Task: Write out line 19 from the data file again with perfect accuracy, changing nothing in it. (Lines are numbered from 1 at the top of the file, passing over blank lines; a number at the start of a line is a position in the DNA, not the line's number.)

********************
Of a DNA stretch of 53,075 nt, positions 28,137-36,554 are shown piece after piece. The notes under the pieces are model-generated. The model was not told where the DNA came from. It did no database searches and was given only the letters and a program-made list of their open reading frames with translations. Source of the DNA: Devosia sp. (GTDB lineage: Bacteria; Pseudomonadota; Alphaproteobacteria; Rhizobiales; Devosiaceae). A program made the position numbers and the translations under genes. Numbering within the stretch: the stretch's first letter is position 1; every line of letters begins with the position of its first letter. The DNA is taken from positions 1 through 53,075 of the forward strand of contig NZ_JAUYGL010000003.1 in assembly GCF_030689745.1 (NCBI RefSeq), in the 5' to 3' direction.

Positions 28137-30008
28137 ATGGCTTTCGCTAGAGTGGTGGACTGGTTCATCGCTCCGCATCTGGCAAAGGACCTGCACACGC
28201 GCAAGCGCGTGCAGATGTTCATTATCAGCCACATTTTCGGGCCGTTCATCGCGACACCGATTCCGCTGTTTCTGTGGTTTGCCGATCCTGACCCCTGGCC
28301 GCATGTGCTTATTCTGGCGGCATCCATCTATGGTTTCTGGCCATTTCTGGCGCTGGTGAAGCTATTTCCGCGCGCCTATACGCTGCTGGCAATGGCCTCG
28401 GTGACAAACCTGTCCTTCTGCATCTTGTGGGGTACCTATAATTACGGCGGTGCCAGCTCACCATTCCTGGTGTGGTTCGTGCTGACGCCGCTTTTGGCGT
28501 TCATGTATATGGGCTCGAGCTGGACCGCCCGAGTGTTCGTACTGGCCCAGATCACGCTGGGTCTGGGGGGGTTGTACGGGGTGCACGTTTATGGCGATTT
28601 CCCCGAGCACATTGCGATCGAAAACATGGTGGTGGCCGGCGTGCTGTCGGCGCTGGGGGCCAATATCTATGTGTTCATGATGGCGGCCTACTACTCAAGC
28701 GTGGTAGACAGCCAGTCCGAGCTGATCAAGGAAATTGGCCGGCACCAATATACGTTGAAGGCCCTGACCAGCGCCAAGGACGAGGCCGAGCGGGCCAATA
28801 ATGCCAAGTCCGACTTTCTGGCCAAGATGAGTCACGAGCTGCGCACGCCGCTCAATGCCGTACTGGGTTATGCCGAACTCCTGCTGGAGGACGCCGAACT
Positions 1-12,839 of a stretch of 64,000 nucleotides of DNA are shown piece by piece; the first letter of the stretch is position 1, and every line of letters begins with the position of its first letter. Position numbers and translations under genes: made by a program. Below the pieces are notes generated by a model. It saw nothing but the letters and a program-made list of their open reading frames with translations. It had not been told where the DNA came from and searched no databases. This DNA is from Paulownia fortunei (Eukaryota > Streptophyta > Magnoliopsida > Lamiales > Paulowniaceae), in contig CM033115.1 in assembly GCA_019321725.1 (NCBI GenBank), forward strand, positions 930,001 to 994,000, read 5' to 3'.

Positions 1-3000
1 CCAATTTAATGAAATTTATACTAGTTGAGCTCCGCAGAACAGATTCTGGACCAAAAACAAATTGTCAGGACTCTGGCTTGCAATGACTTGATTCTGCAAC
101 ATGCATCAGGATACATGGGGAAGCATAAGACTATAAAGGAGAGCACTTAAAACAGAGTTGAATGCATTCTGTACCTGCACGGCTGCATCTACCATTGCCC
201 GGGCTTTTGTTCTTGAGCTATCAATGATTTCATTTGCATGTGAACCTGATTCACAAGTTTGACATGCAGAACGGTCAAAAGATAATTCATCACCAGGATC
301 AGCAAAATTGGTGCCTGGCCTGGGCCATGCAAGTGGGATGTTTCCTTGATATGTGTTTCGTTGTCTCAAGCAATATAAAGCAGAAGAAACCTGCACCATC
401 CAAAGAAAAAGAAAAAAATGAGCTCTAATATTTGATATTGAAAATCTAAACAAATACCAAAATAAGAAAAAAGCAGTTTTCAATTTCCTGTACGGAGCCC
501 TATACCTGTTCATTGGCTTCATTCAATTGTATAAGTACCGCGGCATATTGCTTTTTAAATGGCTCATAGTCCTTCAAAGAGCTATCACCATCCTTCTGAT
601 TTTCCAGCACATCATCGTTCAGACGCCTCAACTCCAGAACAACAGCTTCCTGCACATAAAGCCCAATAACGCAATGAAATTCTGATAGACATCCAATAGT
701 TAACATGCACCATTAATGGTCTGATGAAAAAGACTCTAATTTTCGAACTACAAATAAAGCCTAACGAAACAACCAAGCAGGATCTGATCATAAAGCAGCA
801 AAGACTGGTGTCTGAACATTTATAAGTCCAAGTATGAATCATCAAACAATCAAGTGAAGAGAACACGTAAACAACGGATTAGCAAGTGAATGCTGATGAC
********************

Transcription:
601 TTTCCAGCACATCATCGTTCAGACGCCTCAACTCCAGAACAACAGCTTCCTGCACATAAAGCCCAATAACGCAATGAAATTCTGATAGACATCCAATAGT